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CONTRACTORS MUST TAKE OVER STAFF IN OUTSOURCING DEAL

Ivan Israelstam
ARTICLES

The takeover of an entity or part thereof by a new owner or a new management often cause loss of jobs and employees are often desperate to stay on with the new enterprise. On the other hand, the new owner/managment very often already has its own staff and wants to avoid the expense of taking on additional employees.

The law relating to takeovers of going concerns has been expanded and is no longer confined to situations where one business buys another or where two entities merge. The Labour Relations Act (LRA) was amended in 2002 to include a “service” in the definition of an entity that may be taken over as a going concern for purposes of section 197 of the LRA. This has come to mean that:

1) A “service” includes even internal services of a business insignificant to the service provided by the business to outsiders (for example, non-core departments such as cleaning and gardening)

2) Outsourcing of services (be they internal or external) to contractors normally constitute the takeover of a going concern for the purposes of section 197 of the LRA.

In view of this, section 197 of the Labour Relations Act (LRA) comes into effect when outsourcing occurs and forces the new operator of the service to take over all the labour law obligations of the old undertaking.

However, not all transfers qualify under this legislation because not all are transfers ‘as going concerns’. It is vital for employers to know which transfers do and do not fall under this legislation because they need to know:

? whether the new employer will be forced to take over all the old employer’s employees and
? whether the new employer will have to recognise and preserve all the benefits, remuneration, working conditions, years of service and other rights of the employees.

Unfortunately, the statutes are not clear enough to tell the parties whether the new entity must or must not comply with section 197 of the LRA. We have therefore offered below our view as to what circumstances would be likely to characterise a merger or takeover as the transfer of a going concern.

? If the new undertaking continued the running of the business as a going concern in much the same way as it had been run before the takeover this would point to the takeover of a going concern.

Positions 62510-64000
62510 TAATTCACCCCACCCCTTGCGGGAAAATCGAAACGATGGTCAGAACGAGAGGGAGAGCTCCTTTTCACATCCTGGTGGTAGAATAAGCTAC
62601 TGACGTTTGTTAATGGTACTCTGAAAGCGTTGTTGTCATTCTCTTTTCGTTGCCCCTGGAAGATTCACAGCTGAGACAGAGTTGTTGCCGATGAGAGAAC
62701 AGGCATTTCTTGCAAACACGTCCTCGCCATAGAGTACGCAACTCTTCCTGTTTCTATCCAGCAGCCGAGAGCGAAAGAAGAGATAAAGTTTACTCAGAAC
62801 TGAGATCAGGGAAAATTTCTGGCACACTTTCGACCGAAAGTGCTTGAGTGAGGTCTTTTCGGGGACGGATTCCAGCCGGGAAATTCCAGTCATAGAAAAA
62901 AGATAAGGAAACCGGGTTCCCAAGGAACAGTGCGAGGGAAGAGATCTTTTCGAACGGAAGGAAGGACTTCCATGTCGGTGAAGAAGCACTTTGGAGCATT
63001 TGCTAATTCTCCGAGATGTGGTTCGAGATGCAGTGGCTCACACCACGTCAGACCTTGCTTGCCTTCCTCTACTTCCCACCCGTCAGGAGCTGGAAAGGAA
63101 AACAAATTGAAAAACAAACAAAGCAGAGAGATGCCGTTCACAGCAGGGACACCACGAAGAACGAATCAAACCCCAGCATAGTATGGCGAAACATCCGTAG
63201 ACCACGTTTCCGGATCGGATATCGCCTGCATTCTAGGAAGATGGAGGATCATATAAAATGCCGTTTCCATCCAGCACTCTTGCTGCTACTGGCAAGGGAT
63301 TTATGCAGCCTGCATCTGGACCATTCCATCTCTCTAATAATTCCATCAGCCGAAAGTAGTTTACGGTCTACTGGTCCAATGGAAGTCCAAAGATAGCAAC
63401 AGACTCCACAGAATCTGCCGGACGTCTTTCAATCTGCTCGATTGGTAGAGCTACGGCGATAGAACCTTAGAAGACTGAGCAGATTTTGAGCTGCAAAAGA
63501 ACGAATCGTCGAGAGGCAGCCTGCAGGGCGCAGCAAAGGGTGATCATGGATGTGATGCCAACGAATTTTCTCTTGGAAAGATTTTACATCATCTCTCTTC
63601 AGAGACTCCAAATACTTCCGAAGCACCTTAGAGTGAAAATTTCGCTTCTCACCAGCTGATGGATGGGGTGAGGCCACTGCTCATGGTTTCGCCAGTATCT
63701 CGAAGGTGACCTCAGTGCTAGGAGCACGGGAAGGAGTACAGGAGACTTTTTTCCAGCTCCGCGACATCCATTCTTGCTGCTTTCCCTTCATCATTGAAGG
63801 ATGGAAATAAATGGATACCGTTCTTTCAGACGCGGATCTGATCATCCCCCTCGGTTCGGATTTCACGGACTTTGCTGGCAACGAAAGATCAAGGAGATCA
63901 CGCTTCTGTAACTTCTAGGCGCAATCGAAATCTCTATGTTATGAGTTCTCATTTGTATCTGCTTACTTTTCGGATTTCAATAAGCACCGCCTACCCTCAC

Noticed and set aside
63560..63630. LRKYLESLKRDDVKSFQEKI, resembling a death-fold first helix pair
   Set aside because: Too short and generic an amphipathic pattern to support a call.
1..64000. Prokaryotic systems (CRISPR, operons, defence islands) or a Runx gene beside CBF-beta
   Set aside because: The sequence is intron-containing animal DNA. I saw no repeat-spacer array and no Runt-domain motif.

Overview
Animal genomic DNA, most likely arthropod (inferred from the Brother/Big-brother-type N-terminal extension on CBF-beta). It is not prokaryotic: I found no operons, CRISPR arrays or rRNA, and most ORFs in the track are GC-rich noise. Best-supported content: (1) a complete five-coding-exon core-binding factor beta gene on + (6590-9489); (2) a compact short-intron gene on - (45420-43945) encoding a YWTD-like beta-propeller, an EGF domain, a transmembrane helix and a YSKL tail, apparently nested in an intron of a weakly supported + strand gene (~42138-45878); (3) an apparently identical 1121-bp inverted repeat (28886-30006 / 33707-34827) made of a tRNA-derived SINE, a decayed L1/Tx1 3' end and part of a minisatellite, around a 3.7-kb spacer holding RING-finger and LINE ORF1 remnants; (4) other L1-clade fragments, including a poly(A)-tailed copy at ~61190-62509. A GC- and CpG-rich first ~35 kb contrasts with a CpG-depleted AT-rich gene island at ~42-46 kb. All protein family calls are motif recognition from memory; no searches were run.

? Such a takeover would also be likely to qualify if the new undertaking served the same client market as did the old undertaking.

While the sale of a business as an operating entity has normally been considered to qualify under the heading of a section 197 transfer it was initially unclear whether the outsourcing of an enterprise to a contractor without selling the entity constitutes the transfer of a going concern.

This uncertainty sprang primarily form the contradictions in court decisions on this issue. For example, in the case of Schutte & others vs Powerplus Performance (Pty) Ltd and another (1999, 20 ILJ 665) the labour Court found that the takeover of a company’s motor workshop by a contractor did constitute the takeover of a going concern and forced the contractor to take over all the workers attached to the motor workshop employees.

However, in the case of NEHAWU vs University of Cape Town & Others (2000, 1 BLLR 803) the Labour Court found that the outsourcing of the university’s cleaning, maintenance and gardening functions did not constitute the takeover of a going concern because the university did not transfer its equipment and other assets to the contractor and because the outsourcing was not of a permanent nature.

Again, in SAMWU and others vs Rand Airport Management Company (Pty) Ltd & others (2002, 12 BLLR 1220) the Court found that the transfer of part of an employer’s structure that did not comprise a recognisable entity did not constitute the transfer of a going concern.

However, the Labour Appeal Court in SAMWU and others vs Rand Airport Management Company (Pty) Ltd & others (2005 3 BLLR 241) overturned the earlier Rand Airport case decision and the Constitutional Court, in NEHAWU vs University of Cape Town & Others (2003, 24 ILJ 95) overturned the earlier University of Cape Town decision.

The legal pendulum has thus swung far in favour of the view that outsourcing of services constitutes the take over of a going concern.

Due to the complex nature of the section 197 legislation and the powerful constraints on contractors and other employers nobody should enter into takeovers or outsourcing agreements before consulting reputable experts in the labour law field. Our experience is that employers have found to their cost that going it alone is far costlier than getting the right advice.




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